tlm-p_s_diaries

TLM-P's Diaries

Diaries were written for a variety of purposes in the 19th century, with only some meant to be private. TLM-P's diaries appear to be primarily written as aide memoires. The ones written when he is at Maroon or other properties are the documents of a working farmer. One modern reader complains of the boredom of reading, day after day, 'Morning Fine', concluding that, overall, 'his diaries are a study in dullness'.1) The reality is that the weather is of vital interest to all who make a living from the land, and that the diaries were not written to entertain future generations. Yet most will find some aspects of the diaries a fascinating glimpse of past life. Their historical interest is enhanced because most were private documents, so less susceptible to self-censorship. Most of the diaries are in the Mitchell Library (MLMSS 3117).See Catalogue entry2)

Diary 1848

Accordingly to Patricia Clarke, TLM-P wrote in this diary about how fearful he was of Aboriginal resistance, and the measures he was prepared to take. He wrote that the Aborigines from the coast (perhaps driven inland from the more settled coast) were 'troublesome on the Logan', had killed some of his cattle and that he was 'at feud' with them. As he rode, he was also watching for trouble though he thought conditions were less troublesome on Bromelton than on nearby properties. He described one instance were he saw an Aboriginal man standing still, so rode towards him with his pistol raised. It turned out that the terrified Aboriginal man was a station employee ironically known by the whites as 'Master'.3)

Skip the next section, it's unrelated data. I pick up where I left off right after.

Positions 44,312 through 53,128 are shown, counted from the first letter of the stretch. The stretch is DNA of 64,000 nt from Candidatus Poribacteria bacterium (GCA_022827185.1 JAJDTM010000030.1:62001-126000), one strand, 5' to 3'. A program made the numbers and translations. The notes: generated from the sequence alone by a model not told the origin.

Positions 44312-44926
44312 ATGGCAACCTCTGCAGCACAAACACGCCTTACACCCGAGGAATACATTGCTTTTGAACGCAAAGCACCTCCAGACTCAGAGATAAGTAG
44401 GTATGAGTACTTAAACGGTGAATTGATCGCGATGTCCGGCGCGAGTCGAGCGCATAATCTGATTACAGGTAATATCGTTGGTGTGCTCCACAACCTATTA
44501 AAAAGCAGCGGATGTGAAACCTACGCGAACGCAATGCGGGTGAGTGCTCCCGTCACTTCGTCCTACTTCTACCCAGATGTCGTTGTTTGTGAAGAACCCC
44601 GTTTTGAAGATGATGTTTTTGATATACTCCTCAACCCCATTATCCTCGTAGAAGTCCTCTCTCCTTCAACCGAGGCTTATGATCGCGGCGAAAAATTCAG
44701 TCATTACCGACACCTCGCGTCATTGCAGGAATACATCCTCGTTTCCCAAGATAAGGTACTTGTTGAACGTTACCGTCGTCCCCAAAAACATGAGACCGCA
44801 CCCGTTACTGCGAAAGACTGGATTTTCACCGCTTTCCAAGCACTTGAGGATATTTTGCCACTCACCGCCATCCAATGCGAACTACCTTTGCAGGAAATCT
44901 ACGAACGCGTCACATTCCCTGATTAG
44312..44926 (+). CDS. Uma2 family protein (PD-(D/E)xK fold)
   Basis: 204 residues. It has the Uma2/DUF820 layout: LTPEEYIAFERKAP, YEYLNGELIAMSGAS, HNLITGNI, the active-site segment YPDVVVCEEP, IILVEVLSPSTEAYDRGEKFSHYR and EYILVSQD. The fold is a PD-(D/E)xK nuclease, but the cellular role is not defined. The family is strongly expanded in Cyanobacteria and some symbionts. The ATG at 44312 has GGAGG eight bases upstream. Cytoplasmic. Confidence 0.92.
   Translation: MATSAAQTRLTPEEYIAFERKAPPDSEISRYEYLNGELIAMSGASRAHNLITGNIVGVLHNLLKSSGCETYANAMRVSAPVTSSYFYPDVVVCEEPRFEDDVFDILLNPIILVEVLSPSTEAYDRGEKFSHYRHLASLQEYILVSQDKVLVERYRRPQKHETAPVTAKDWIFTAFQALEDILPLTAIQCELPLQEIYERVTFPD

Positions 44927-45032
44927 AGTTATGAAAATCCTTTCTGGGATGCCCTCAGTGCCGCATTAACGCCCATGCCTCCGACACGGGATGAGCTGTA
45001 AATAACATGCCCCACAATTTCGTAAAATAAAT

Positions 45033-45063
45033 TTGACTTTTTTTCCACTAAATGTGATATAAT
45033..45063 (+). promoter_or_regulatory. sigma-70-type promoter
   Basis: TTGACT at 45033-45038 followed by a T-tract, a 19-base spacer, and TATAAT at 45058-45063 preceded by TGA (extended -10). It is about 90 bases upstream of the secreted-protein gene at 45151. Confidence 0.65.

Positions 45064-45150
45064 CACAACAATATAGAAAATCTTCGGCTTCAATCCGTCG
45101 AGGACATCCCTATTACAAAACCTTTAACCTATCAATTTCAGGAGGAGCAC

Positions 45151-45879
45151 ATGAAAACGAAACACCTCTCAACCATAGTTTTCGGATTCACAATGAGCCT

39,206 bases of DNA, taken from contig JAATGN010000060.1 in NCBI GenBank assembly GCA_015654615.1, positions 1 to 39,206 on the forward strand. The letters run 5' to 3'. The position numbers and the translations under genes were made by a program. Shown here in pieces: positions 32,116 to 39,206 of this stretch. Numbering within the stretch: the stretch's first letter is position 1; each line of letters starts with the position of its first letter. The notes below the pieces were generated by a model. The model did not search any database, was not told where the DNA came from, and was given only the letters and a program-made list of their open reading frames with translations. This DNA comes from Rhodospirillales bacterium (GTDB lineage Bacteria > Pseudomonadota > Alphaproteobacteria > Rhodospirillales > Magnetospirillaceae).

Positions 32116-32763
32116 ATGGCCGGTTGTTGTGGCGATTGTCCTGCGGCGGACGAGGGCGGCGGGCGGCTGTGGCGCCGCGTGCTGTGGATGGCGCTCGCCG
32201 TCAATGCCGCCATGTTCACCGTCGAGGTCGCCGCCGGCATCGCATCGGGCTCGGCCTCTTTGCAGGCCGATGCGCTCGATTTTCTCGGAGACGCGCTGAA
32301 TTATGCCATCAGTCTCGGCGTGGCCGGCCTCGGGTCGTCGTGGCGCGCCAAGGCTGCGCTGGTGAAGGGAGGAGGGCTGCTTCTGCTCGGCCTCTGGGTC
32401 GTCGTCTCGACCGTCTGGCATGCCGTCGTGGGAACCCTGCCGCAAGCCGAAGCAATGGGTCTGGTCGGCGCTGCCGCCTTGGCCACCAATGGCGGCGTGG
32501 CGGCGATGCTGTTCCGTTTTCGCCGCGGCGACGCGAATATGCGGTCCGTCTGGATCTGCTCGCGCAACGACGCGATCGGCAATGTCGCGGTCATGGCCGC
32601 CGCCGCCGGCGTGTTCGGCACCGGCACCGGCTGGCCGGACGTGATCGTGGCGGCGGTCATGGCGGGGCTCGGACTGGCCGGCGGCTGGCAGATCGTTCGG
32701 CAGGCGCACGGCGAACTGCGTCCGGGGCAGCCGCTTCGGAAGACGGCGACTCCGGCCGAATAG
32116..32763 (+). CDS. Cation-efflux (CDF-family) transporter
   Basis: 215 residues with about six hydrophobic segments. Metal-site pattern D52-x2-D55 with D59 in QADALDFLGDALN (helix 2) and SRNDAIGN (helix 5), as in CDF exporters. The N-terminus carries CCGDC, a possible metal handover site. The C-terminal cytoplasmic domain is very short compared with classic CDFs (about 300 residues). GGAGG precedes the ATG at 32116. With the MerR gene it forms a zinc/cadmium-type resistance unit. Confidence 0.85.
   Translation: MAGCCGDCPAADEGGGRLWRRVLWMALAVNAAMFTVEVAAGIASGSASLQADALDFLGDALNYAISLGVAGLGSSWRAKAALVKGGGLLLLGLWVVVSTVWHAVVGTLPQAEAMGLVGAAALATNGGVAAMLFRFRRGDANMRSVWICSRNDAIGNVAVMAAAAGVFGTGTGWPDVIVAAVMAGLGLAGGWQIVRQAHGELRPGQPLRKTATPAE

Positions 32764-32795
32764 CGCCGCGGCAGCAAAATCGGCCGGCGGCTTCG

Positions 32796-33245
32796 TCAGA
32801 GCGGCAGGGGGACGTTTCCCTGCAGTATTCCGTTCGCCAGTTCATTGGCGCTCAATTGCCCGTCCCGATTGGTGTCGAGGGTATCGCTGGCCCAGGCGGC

Private Journal for 1858

This diary is at the back of ledger for 1854-58. To see a transcription of entries for 15 September to 15 October 1858, click on Sept-Oct 1858. Like TLM-P's other diaries, this one reveals a highly energetic man, though he did admit (on 26 September) that, after riding about 80 miles (nearly 129km) in two days, he was 'tired'. As befitted a friend of Ludwig Leichhardt, he had strong scientific interests. The one event that was underlined is for 13th October: 'I saw a small Comet'. During this period he was heavily investing in land, recording on 24 September that he had bought land worth nearly £226, and on 28 September that he had bought a little more than 522 acres costing just over £522. He was also involved in moving into a house at Kangaroo Point (Shafston?), buying a sideboard, piano and other furniture.

Just as interesting is what is not in this diary - on 10 October 1858, he noted the heavy rain, that he bought some furniture and spent the night with the Mowbrays: nothing that day or the following ones to say that Matilda had given birth to their son Redmond. The only reference to the event at all is the note on 17th September that Jemima Fraser was hired as a nurse at £25 p.a. with a month's notice (i.e. each side would give a month's notice re her leaving); and on 14 October that 'Matilda was able to walk as far as the Mowbrays where we called [upon them]'. The nurse Jemima would have added some confusion to the household: in the entries for the month, TLM-P refers to three different Jemimas: the nurse; his step-sister (whom he paid £60); and his mare. And what do we make of the silence around Matilda giving birth compared with an entry that Jemima the mare had foaled and 'looked very bad'?! And while he mentions 'Tommy', none of his other children are mentioned. To some extent, the omissions and details included can be accounted by the diary being an aide memoire to keep track of business dealings, employees and purchases. Perhaps it was simply that he had no need for an aid to remember Redmond's birth.